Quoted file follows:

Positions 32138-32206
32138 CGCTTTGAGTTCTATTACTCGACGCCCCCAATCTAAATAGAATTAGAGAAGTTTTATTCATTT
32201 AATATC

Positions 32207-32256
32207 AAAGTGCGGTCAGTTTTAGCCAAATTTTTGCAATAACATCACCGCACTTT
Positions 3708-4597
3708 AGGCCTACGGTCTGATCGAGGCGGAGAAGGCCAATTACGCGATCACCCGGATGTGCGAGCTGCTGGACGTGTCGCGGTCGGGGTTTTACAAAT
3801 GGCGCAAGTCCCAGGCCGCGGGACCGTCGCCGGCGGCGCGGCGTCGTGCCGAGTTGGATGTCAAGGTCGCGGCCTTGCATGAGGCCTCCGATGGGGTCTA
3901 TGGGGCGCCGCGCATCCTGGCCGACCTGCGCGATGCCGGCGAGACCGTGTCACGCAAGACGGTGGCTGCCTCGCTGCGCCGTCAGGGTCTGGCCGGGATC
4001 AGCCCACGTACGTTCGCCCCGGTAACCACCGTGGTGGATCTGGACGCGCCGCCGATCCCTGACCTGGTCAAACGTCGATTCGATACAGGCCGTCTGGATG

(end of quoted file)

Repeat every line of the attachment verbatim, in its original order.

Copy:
Positions 32138-32206
32138 CGCTTTGAGTTCTATTACTCGACGCCCCCAATCTAAATAGAATTAGAGAAGTTTTATTCATTT
32201 AATATC

Positions 32207-32256
32207 AAAGTGCGGTCAGTTTTAGCCAAATTTTTGCAATAACATCACCGCACTTT
Positions 3708-4597
3708 AGGCCTACGGTCTGATCGAGGCGGAGAAGGCCAATTACGCGATCACCCGGATGTGCGAGCTGCTGGACGTGTCGCGGTCGGGGTTTTACAAAT
3801 GGCGCAAGTCCCAGGCCGCGGGACCGTCGCCGGCGGCGCGGCGTCGTGCCGAGTTGGATGTCAAGGTCGCGGCCTTGCATGAGGCCTCCGATGGGGTCTA
3901 TGGGGCGCCGCGCATCCTGGCCGACCTGCGCGATGCCGGCGAGACCGTGTCACGCAAGACGGTGGCTGCCTCGCTGCGCCGTCAGGGTCTGGCCGGGATC
4001 AGCCCACGTACGTTCGCCCCGGTAACCACCGTGGTGGATCTGGACGCGCCGCCGATCCCTGACCTGGTCAAACGTCGATTCGATACAGGCCGTCTGGATG